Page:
After weeks of teaching in cohorts, my school moved back to “mostly in person”: the vast majority of my students are physically in the classroom, with a small group of students attending my class via Zoom. These remote students are either vulnerable, or protecting someone in their family who is vulnerable. I quickly noticed that all my attention was sucked in by my in-person students, while my remote students were becoming more and more invisible.
In this post, I share my attempts at making sure my remote students feel seen, accepted, and respected in the classroom. How do you create a sense of belonging in such a dehumanizing set-up?
1. Set-up and expectations
My friend and colleague Anna Gilcher suggested I connect to Zoom from my computer AND from my phone. This was a game changer!
- The phone is sitting on the whiteboard tray, facing the classroom, thus allowing the remote learners to see their classmates.
- I have found that the phone also becomes a fantastic portable doc cam, allowing the teacher to show specific spots in the classroom.
- Make sure your phone is connected to your school wifi.
Now that my students can see each other and the happenings of the classroom, I need to make sure my remote learners have a voice. Therefore, I have a different set of expectations for them:
- If you need my attention, don’t raise your hand, say “Madame”.
- I will check on you on a regular basis during class and this is what it will sound like: “Ça va Lillian ?”
- Office hours for remote learners so I can check in with them on a one-on-one basis. Precious time!
- Expectations for myself: I am granting myself permission to speak more English this year, making sure my remote learners are with us is more important than hitting a % of TL spoken.
2. Routines & Rituals
A routine is a habitual procedure, whereas a ritual is a more meaningful practice. We obviously need both in the classroom but teachers don’t get to choose what is a routine and what is a ritual. The students do. I guess our jobs is to implement routines with such care, collaboration, and conviction that they may become rituals.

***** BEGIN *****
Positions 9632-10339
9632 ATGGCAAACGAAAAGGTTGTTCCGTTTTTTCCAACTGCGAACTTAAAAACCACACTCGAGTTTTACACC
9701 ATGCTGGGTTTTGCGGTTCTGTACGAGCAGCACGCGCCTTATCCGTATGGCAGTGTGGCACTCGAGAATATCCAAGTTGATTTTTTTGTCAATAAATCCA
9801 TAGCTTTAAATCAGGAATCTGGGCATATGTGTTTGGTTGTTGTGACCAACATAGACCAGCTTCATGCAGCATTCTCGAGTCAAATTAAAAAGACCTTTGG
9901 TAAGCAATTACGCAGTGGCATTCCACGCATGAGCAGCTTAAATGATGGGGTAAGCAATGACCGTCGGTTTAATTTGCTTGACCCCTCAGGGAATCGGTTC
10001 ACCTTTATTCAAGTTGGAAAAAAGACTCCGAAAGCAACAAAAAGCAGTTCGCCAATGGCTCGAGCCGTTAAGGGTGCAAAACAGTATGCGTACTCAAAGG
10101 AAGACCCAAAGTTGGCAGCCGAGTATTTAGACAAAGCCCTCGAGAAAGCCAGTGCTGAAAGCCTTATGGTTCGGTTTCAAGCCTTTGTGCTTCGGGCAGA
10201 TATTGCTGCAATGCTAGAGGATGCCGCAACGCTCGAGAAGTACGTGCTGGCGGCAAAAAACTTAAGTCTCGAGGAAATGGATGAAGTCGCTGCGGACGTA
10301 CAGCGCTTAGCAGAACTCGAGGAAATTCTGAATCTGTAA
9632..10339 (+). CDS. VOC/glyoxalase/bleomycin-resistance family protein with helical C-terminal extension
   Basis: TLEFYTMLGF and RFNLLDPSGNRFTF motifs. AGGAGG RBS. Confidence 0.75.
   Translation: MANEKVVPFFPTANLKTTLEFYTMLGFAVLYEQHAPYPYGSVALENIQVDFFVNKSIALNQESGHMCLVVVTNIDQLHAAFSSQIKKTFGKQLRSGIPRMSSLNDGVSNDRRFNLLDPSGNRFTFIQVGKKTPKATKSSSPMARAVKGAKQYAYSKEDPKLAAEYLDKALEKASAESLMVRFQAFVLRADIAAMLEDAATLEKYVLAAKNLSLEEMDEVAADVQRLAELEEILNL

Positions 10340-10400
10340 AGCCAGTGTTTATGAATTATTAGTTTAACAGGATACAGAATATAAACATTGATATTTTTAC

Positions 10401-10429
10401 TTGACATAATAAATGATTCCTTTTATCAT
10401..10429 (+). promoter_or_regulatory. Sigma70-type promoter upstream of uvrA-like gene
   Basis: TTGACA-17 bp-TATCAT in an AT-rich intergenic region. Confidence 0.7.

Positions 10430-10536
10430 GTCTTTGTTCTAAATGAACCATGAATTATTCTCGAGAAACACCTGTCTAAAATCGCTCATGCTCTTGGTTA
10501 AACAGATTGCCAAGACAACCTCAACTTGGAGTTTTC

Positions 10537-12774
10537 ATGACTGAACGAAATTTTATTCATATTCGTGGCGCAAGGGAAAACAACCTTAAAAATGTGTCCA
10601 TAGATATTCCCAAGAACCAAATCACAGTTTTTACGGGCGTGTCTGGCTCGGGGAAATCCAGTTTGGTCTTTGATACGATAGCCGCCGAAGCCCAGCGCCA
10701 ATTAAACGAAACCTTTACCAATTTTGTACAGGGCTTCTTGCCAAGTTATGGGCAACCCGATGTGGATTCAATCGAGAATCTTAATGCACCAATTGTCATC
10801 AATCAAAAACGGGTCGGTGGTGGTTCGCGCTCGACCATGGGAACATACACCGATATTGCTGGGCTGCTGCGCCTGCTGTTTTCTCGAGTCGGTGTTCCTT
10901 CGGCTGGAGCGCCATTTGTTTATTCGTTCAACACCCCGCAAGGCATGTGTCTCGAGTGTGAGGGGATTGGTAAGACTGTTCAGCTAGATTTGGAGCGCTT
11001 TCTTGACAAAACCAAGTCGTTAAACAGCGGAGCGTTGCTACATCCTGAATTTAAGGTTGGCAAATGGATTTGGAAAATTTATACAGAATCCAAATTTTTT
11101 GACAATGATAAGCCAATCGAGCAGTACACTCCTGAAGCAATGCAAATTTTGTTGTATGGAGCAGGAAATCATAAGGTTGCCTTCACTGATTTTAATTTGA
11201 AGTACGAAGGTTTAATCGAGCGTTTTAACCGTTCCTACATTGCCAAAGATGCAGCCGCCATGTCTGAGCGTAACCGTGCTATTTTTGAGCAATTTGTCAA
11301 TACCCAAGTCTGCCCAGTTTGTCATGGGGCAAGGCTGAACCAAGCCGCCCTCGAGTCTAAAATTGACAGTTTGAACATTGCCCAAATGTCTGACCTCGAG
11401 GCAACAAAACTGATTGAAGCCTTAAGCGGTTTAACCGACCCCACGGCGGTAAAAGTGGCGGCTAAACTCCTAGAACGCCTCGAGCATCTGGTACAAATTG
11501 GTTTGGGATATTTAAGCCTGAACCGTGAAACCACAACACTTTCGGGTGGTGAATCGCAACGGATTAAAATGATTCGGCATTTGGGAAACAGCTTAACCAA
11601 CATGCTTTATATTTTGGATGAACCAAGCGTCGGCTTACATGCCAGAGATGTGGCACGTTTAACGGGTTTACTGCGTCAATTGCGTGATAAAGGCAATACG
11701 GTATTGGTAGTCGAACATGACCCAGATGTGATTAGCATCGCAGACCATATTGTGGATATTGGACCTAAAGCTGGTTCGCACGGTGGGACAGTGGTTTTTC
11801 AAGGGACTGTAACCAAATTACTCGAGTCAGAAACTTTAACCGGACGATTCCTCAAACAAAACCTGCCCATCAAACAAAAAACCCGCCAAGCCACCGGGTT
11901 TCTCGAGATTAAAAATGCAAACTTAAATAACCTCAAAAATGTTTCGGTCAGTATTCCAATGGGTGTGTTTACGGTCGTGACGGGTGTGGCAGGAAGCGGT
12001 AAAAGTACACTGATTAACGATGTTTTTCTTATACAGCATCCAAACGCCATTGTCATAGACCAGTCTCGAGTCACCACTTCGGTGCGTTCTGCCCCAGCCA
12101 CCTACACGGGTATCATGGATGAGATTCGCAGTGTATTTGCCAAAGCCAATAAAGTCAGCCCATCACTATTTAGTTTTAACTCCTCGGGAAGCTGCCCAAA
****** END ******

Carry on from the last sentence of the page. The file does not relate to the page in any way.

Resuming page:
I have implemented simple but consistent opening routines (rituals?) for my remote learners.
- Greet the class, then everyone greets remote learners by name (in the TL):
- Teacher: Hello everyone!
- Class: Hello Madame.
- Teacher: Everyone says hello to Samantha.
- Class: Hello Samantha!
- Samantha: Hello everyone!
- Teacher: Everyone says hello to Jade.
- Class: Hello Jade!
- Jade: Hi!
- Check-In routines. Always ask and stay with the remote learners:
2. Tasks and activities
A lot of my classroom instruction had to be modified just for the remote learners to be able to follow, but I have tried to be intentional about making the remote learners the center of the activity or task, wherever possible. Two prime examples of this intentionality are:
- Special Person Interviews
Special Person Interviews are a great way to get to know students whether or not we are in a pandemic. But I have found it to be especially helpful and inclusive in my hybrid classroom.
- Get to know your remote learners by having the teacher and/or the class interview them!
- My favorite Special Person resources for Novice Learners
2. Building a One Word Image (imaginary character)
When we build an imaginary character together, I like to rely on voting with eyes closed when the class needs to come to a consensus. However, I also sometimes ask the remote learners to be our tie breakers. If the class is debating between three names, I let the remote learners decide what the name of the character should be.
Similarly, when we draw our character, I ask my remote learners to take a picture of their drawing and email it to me. Guess which drawing we are going to look at the next day to review the character?
These are some of the ways I am striving to include my remote learners in the hybrid classroom. If you are in this situation, I would love to hear what you do to with your remote learners because my work is far from done.